But I agree, being that it is a large company that is seen on many corporate machines it should be catching much more than that.

  4. Sweet article, and very informative. Thanks for the info, although currently I don’t use and antivirus on my laptop (Ubuntu 7.04) I should look into AVG or ClamAV.

  5. I was surprised that there were so many readily available viruses for Linux, I’d always thought the only reason to run AV on a linux box was if it was a mail server for windows machines. So I downloaded the test set to my trusty linux machine and… They Were All Windows Viruses!… Linux won’t do much with those exe files.

    If you want the viruses, or an excel spreadsheet listing them by name, they can be found here: [virus.untangle.com]

    Daryl

  6. Correct me if I’m wrong but although these scanners are made for Linux, they only detect Windows viruses. Therefore such a scanner would be unnecessary as these viruses can’t do any harm in a Linux environment. Unless you use a dual-boot system and regularly access your Linux partitions on Windows and vice versa.

    If you install system updates as soon as they’re available (most Linux distributions come with an updater system), the chances of you getting a Linux virus is very small.

    I for one have never used a virus scanner on Linux, and I have never had to do with a virus yet. And remember: viruses cannot activate themselves. The user needs to go to a malicious website, open a certain attachment or execute a certain file first in order for the virus to start doing its job. If you’re smart enough, you don’t need a virus scanner, even on Windows. Yeah, you should do it (at least on Windows) to be on the safe side but think about it: have you ever had a virus that snuck in without requiring you to take any action? Probably not. These antivirus products are a rip-off, unless you’re using a free product of course. :)

    • > Have you ever had a virus that snuck in without requiring you to take any action?
      Yea, I had. It was on Windows with Internet Explorer, too many sites opened, and some of them were bad enough to put viruses on the computer. After this I always have resident shield enabled, use Firefox and visit only more-or-less trusted sites.
      I understand that it means that I went to malicious websites. But… A skillful virus writer could have put virus even on a completely trusted site (say, become an advertiser on Yahoo! mail, use Flash and exploit one of its vulnerabilities).

      Even New York Times had an attacker jumping from advertisement recently. The attacker was silly enough to use social engineering: it’s workable with some people, but it led to him being noticed and removed from this position.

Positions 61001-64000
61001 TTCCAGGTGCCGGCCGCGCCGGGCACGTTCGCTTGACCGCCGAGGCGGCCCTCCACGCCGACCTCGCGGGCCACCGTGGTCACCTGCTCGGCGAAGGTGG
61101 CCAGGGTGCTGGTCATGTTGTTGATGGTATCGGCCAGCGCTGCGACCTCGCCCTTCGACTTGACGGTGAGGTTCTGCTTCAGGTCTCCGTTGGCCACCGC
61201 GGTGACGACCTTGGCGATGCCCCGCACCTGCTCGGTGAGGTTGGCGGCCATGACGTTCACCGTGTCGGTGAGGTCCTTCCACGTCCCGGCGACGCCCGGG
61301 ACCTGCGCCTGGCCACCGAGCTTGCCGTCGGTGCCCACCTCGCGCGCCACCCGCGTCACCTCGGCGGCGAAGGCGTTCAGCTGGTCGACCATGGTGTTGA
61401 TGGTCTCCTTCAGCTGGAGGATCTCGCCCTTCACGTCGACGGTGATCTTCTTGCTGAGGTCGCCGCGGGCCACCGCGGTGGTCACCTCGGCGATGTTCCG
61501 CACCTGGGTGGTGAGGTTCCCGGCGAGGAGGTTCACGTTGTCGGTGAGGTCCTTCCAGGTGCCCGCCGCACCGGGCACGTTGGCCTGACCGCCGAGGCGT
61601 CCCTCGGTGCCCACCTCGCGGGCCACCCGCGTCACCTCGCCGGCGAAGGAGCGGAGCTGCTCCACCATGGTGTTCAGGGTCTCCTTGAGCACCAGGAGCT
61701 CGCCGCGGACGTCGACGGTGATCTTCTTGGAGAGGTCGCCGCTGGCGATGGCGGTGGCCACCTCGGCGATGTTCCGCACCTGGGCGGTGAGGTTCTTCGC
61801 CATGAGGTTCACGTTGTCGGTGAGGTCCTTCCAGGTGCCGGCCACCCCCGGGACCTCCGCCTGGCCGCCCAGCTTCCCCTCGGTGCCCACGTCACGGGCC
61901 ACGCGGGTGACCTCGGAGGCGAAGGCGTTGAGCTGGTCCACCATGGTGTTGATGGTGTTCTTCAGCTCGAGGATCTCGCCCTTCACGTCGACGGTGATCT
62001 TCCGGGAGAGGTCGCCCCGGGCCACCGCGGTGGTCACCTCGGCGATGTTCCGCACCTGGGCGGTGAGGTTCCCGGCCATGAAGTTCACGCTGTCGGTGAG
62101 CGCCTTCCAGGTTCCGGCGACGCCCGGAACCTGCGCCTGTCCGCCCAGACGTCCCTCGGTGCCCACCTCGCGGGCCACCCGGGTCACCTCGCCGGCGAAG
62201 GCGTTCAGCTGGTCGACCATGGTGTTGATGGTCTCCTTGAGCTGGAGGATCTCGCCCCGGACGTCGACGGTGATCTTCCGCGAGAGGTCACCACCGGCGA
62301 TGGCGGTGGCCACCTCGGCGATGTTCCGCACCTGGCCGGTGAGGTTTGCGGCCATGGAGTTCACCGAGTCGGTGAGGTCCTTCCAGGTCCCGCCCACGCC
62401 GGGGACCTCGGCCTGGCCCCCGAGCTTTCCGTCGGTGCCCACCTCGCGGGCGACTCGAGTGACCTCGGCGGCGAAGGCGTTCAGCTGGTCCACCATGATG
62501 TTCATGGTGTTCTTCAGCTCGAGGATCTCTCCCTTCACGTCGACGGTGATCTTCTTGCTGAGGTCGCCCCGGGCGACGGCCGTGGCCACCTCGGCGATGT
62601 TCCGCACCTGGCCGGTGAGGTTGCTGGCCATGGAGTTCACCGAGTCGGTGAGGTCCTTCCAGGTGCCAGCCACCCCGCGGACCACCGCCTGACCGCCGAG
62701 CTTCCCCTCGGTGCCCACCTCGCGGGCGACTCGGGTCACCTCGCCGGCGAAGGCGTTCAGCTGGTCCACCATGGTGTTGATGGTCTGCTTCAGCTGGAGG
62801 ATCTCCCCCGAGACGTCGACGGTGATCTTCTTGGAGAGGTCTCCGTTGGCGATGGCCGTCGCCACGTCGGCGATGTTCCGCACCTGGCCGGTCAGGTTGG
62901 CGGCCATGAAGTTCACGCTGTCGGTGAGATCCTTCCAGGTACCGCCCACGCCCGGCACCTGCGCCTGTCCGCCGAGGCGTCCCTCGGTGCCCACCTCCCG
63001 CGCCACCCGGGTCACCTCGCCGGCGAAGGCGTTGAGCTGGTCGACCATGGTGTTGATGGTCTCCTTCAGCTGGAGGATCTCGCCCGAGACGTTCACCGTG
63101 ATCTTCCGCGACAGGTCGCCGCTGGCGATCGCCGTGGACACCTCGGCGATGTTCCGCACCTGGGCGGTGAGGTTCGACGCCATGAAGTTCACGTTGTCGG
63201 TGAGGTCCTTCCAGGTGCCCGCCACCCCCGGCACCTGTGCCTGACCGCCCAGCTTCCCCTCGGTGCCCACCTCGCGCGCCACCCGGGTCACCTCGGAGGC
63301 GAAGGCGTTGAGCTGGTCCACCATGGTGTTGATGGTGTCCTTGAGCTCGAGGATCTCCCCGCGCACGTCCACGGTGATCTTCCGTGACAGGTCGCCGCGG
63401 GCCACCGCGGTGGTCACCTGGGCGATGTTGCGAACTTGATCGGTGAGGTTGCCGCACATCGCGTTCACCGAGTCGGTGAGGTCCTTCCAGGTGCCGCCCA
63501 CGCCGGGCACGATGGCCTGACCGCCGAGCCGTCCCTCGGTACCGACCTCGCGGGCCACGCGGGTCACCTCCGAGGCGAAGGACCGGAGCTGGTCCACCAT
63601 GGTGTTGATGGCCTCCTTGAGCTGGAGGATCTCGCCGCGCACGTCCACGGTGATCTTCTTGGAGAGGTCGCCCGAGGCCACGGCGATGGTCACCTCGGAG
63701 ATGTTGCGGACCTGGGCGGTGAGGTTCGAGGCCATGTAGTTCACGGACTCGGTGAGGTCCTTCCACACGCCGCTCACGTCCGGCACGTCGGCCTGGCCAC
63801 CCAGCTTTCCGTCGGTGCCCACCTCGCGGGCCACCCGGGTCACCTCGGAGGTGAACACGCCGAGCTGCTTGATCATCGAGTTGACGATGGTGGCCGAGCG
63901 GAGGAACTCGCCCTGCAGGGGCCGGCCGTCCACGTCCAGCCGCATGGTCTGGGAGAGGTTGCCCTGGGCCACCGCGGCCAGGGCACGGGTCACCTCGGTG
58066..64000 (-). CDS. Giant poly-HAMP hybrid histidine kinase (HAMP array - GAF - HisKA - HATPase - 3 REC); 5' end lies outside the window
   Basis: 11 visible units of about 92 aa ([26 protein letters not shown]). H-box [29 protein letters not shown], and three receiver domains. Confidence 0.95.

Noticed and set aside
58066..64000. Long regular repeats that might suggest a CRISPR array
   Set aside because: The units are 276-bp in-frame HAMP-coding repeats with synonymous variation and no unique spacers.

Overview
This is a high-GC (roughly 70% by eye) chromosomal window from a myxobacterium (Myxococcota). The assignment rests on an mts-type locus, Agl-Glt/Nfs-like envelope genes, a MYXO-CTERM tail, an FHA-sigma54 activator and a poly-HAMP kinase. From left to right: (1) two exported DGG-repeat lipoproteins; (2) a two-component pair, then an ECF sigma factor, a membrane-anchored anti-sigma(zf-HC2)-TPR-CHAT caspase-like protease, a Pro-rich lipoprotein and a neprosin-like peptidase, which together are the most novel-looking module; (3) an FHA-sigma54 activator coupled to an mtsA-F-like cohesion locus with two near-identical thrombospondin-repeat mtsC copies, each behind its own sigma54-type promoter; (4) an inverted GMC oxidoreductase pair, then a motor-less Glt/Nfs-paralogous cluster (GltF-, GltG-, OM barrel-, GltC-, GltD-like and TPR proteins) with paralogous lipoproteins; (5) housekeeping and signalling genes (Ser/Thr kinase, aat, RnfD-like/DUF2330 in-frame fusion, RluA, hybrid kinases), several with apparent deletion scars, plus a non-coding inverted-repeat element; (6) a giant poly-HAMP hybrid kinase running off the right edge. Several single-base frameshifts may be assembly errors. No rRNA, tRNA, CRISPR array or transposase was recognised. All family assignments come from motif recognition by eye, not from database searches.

If there was a hole in the browser, a skillful attacker could have easily put virus on the computer.

      Say, create a virus for hiding in images, edit images in Wikipedia, and everybody looking at them has a risk of being infected. Fortunately, there are no such holes in image readers now so this vector became impossible. And the vandal would soon be blocked.

      Position of an advertiser on a well-known site is still the most comfortable. People will hardly connect a virus with a trusted site, if the attacker is skillful enough and has a zero-day virus.

    • @Pieter, quote: viruses cannot activate themselves
      (Windows based) Some viruses can run itself by autorun file. To keep a rescue disk from one or two vendor is better than slow down your system with antivirus installed

  7. @Pieter: You may be right that the scanners detect only Windows viruses, I’ve never actually checked if they tackle non-win ones as well. But even if that’s the case – THIS is the point of them.
    I’m running different flavours of Linux and Windows on my machines and all of them have anti-virus soft installed.
    Why?
    Because the last thing I want is to pass infected files (ie: just by forwarding an email). This is extremely important in business cases.

    And generally:
    I’m surprised that there is no mention of NOD32. I’m using it [read: my clients use it] on Linux mail and file servers in mixed OS environments (+ on Linux and Windows workstations) and I know I can sleep easily.

    It would be good to get similar comparison with NOD32 included.

  8. HI, I USED CLAM AV ON UBUNTU9.10 IT SAID THAT THE ENCRPYTED ZIP PACKAGES HAD VIRUSES IN THEM THESE PACKAGES WERE OFFICIAL UPDATES FOR UBUNTU. COULD THEIRE LINUX SERVER BE CONTAMINATED WITH VIRUSES? I ALL SO HAVE A FIREWALL INSTALLED ON UBUNTU 9.10